What do you want others to know when exploring adoption as a path to motherhood?

I want other parents to know that it's okay to be scared about adoption, or afraid their family won't accept it. Parenting, in general, is scary, and no route to motherhood is easy, but they are all beautiful. Adoption hasn't been normalized as much as other paths to motherhood, and I hope it becomes more widespread. 

Cost is another hurdle that parents are afraid of; they think it's too expensive. However, there are great resources available that can bring the cost down to $10,000-$15,000. In the US, the federal government provides approximately $15,000 in assistance towards adoption fees. Additionally, grants are available through agencies after being matched. Another option is the foster-to-adopt route, which is more affordable.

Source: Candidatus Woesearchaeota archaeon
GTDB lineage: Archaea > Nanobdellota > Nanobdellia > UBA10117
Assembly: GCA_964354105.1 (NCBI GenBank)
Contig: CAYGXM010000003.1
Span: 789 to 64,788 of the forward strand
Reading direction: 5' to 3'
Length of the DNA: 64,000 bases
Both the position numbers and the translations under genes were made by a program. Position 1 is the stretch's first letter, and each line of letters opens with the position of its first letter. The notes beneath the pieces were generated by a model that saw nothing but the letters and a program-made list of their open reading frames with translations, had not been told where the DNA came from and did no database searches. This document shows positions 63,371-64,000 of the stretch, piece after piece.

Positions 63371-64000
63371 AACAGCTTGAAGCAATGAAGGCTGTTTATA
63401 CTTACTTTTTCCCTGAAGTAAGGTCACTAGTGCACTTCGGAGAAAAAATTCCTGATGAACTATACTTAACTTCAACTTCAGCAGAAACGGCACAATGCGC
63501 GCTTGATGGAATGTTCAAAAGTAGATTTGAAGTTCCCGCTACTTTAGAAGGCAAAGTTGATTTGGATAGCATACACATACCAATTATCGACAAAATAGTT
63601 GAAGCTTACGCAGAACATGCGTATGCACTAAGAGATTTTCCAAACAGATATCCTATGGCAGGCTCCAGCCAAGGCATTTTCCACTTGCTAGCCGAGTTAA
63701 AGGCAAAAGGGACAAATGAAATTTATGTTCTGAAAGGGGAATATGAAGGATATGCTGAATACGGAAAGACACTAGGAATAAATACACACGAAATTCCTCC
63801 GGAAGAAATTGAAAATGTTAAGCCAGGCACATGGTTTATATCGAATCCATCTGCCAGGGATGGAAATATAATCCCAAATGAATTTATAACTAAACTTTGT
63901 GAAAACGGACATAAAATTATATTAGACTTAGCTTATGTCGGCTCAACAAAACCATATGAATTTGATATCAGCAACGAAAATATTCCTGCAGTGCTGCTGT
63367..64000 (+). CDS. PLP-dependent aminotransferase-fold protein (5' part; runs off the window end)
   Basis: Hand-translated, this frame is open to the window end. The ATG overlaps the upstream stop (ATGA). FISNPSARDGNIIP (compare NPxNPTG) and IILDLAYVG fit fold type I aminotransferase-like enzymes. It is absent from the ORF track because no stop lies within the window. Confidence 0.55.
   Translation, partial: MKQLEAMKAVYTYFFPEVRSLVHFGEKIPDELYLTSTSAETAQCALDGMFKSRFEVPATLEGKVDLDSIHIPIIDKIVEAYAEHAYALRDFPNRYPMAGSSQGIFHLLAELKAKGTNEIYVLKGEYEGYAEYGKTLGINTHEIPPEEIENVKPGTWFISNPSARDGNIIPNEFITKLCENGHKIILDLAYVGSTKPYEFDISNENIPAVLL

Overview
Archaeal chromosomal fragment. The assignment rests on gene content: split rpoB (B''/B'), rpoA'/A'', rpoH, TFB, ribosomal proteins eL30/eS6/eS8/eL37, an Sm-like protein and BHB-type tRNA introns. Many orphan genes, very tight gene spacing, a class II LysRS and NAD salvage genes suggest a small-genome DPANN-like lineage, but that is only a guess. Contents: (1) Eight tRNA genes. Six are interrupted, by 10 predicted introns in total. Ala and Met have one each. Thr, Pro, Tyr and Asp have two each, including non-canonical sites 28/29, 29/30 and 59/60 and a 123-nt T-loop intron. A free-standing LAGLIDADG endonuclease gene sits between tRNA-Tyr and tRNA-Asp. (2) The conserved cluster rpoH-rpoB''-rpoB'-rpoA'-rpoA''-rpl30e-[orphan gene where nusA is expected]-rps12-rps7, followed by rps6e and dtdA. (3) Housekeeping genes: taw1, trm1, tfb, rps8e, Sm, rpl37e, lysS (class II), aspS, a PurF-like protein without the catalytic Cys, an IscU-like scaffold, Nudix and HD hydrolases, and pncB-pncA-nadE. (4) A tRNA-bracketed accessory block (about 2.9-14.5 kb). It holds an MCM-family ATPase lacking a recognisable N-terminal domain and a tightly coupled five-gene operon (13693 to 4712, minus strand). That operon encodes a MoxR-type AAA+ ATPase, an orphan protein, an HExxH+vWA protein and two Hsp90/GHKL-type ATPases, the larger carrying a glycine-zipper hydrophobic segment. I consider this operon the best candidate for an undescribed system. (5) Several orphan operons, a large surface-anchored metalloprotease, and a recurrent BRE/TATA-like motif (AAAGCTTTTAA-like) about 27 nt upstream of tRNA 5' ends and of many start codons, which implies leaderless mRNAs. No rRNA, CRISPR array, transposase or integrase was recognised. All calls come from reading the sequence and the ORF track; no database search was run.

What are you most looking forward to, and what are you most nervous about?

I am really looking forward to that first moment of holding the baby and introducing them to our son. I can't wait to say, "Here's your baby brother or sister." However, I am also nervous about the possibility of displacement (when the birth mother changes her mind). While we support reunification and are happy to be a part of it, a change of plans would be devastating for my 4-year-old, who asks every week if we are getting his sibling that day. The displacement rate in the US is around 37%! Thankfully our agency has a much lower rate of 2%.


When someone looks at you as a mom, what do you hope they'll take away about parenting?

Honestly, it's hard to say. I suppose my biggest message is to avoid "shoulding" on each other and just be yourself. Being a mom is challenging enough, but if we don't accept that we are all different individuals, mothers, and wives, we'll have a difficult time on this journey alone. Embracing our true authentic selves allows our village to rally around us and support us.


kristy family with son by christmas tree


Follow Kristy on Instagram here